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|Title: ||Lasers and textiles: an exploration into laser dye-fibre interaction and the process of technology transfer|
|Authors: ||Bartlett, Savithri N.|
|Issue Date: ||2006|
|Publisher: ||© Savithri N. Bartlett|
|Abstract: ||To most woven textiles, retail value is added through the twin processes of dyeing and colourprinting for short runs (e. g. 100-150 metres) vat dyeing may add as much as ,
screen-printing a repeat pattern as much as £2.50 to £5 per metre (Angela Hamilton of Stead
McAlpine 2005, pers comm., 20 October). In the current globalised textile and clothing
industry, as a result of cheap imports from China and the Far East, the UK's screen and rotary
printing industries are facing annihilation, their current printing methods unable to meet
market requirements, i.e. short delivery times, quick response to changing design, colour and
cloth, elimination of inventory holding, mass customisation, and deferment of coloration to the completed garment stage.
The present doctoral research accepts the challenge to the UK's archaic fabric printing
technology by suggesting an alternative route of dye uptake and surface design. The study is
guided by the following research problem:
How might lasers/intense pulsed light radiation be used to increase the uptake of dye
at the surface of a fabric weave, while minimising the potential degradation in a
The problem is resolved through five main questions and two distinct methodologies.
The section comprising Questions 1 to 4 successfully investigates (a) pyrolysis in natural and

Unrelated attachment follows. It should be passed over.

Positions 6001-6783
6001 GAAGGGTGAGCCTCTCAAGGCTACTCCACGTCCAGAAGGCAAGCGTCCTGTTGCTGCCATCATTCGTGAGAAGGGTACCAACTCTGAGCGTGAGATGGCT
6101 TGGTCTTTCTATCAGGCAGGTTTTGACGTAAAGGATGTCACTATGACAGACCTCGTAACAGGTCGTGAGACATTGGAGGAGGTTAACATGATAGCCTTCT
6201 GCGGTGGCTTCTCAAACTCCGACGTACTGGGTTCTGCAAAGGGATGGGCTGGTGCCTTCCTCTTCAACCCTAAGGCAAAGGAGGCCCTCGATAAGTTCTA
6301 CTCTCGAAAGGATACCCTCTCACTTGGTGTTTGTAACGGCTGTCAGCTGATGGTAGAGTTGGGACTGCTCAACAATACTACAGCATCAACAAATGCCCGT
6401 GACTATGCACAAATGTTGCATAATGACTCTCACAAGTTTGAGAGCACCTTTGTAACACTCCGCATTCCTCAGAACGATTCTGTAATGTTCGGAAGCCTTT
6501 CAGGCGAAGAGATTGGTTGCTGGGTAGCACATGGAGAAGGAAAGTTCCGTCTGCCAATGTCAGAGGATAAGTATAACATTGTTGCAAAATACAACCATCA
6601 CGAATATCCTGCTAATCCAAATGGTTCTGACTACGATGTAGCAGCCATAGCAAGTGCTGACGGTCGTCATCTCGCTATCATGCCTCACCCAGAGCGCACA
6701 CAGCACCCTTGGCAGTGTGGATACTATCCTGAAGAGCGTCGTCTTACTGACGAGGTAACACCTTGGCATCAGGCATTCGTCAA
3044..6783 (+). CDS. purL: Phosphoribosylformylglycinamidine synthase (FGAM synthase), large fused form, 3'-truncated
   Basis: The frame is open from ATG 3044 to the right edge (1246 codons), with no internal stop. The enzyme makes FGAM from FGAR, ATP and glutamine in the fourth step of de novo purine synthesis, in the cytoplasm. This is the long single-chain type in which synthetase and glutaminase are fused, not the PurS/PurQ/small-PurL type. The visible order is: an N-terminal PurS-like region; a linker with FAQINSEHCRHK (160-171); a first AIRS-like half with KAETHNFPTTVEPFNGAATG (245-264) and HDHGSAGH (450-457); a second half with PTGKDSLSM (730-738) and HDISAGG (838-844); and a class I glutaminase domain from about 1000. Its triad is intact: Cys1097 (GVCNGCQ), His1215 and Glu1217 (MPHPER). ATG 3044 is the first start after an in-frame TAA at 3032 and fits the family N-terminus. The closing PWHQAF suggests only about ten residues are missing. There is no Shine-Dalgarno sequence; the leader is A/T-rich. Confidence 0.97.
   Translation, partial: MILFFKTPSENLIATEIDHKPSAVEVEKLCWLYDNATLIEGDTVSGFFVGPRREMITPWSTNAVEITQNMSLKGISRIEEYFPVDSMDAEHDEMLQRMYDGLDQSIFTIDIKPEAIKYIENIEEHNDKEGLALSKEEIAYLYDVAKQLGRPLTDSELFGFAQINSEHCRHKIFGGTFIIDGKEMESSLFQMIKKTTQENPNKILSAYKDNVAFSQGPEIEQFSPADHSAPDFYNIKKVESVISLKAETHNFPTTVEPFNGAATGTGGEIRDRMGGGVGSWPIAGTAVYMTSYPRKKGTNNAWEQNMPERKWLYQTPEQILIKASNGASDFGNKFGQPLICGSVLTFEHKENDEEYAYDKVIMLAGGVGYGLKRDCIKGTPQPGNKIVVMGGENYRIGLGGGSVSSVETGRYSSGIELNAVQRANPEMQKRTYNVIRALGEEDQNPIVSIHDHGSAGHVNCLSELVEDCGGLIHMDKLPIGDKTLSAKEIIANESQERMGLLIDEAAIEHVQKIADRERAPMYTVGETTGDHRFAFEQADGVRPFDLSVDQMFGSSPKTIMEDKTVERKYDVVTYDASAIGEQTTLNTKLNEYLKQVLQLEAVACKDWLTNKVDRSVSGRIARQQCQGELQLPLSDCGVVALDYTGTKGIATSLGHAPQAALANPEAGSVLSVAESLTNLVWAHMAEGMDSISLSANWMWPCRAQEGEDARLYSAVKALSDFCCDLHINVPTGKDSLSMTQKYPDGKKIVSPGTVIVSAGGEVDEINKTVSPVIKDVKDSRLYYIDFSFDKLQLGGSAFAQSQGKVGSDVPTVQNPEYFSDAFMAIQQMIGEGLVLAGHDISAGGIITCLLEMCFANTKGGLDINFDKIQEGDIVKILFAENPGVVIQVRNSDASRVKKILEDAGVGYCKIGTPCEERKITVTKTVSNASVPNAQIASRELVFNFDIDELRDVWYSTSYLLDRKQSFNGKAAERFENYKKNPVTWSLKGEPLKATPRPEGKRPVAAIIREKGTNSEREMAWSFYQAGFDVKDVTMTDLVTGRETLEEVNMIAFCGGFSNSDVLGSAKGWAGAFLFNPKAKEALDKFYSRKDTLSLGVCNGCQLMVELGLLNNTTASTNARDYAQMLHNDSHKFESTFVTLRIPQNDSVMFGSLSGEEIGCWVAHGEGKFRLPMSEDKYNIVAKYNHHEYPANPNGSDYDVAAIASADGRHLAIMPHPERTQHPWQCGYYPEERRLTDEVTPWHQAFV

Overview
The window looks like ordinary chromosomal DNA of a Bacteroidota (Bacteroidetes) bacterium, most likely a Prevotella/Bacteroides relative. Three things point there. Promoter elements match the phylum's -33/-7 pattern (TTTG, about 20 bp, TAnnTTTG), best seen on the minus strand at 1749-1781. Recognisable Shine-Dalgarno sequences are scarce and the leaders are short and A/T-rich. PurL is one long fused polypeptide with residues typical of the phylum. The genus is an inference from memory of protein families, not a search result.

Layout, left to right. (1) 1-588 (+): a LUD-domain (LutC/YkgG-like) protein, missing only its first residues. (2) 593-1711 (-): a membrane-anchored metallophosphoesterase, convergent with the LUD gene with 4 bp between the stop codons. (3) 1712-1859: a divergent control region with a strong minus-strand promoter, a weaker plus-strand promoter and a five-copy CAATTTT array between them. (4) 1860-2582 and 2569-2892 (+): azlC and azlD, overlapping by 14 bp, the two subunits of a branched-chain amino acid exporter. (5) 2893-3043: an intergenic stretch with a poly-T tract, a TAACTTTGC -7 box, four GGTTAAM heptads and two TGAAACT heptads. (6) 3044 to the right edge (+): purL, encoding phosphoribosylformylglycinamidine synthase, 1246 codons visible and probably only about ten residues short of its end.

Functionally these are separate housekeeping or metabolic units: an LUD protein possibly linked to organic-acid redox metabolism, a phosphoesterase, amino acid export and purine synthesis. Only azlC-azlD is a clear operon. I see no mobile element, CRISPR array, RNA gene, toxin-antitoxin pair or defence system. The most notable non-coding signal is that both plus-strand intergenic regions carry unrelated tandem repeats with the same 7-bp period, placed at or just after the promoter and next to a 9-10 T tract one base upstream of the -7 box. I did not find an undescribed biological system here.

man-made fibres in the course of laser-marking, (b) surface heating of a fabric weave without
impairing fabric strength, (c) computer-aided transfer of artwork to the laser-marking program:
specifically, how tonal images may be encoded in a limited palette of grey tones; and (d) the
laser-marking process, generating interaction between dye and fibre through selective
absorption of a single wavelength of radiation. An experimental scientific method is employed
to calibrate all findings.
The fifth research question examines how these scientifically monitored findings might be
applied in commercial garment production. Collaboration was set up between `haute couture'
designers and a laser machinery manufacturer, in which the author's intermediary role put to
the test her theoretical and practical experience of design and lasers. The process of
collaboration were closely monitored, and raw data in the form of organisational meeting talk,
annotated drawings, laser-marked fabric samples, have been analysed using the `Framework'
Based on this research, future investigations will aim to (a) explore the selective absorption of a
single wavelength of radiation by dye, fibre and dye liquor, (b) investigate the tonal marking of
a 4-colour design on dyed impregnated fabrics, and (c) explore niche market strategy in a wide
spectrum of collaboration between industry and `haute couture'.|
|Description: ||A Doctoral Thesis. Submitted in partial fulfillment of the requirements for the award of Doctor of Philosophy of Loughborough University.|
|Version: ||Closed access|
|Appears in Collections:||Closed Access PhD theses (School of Arts)|
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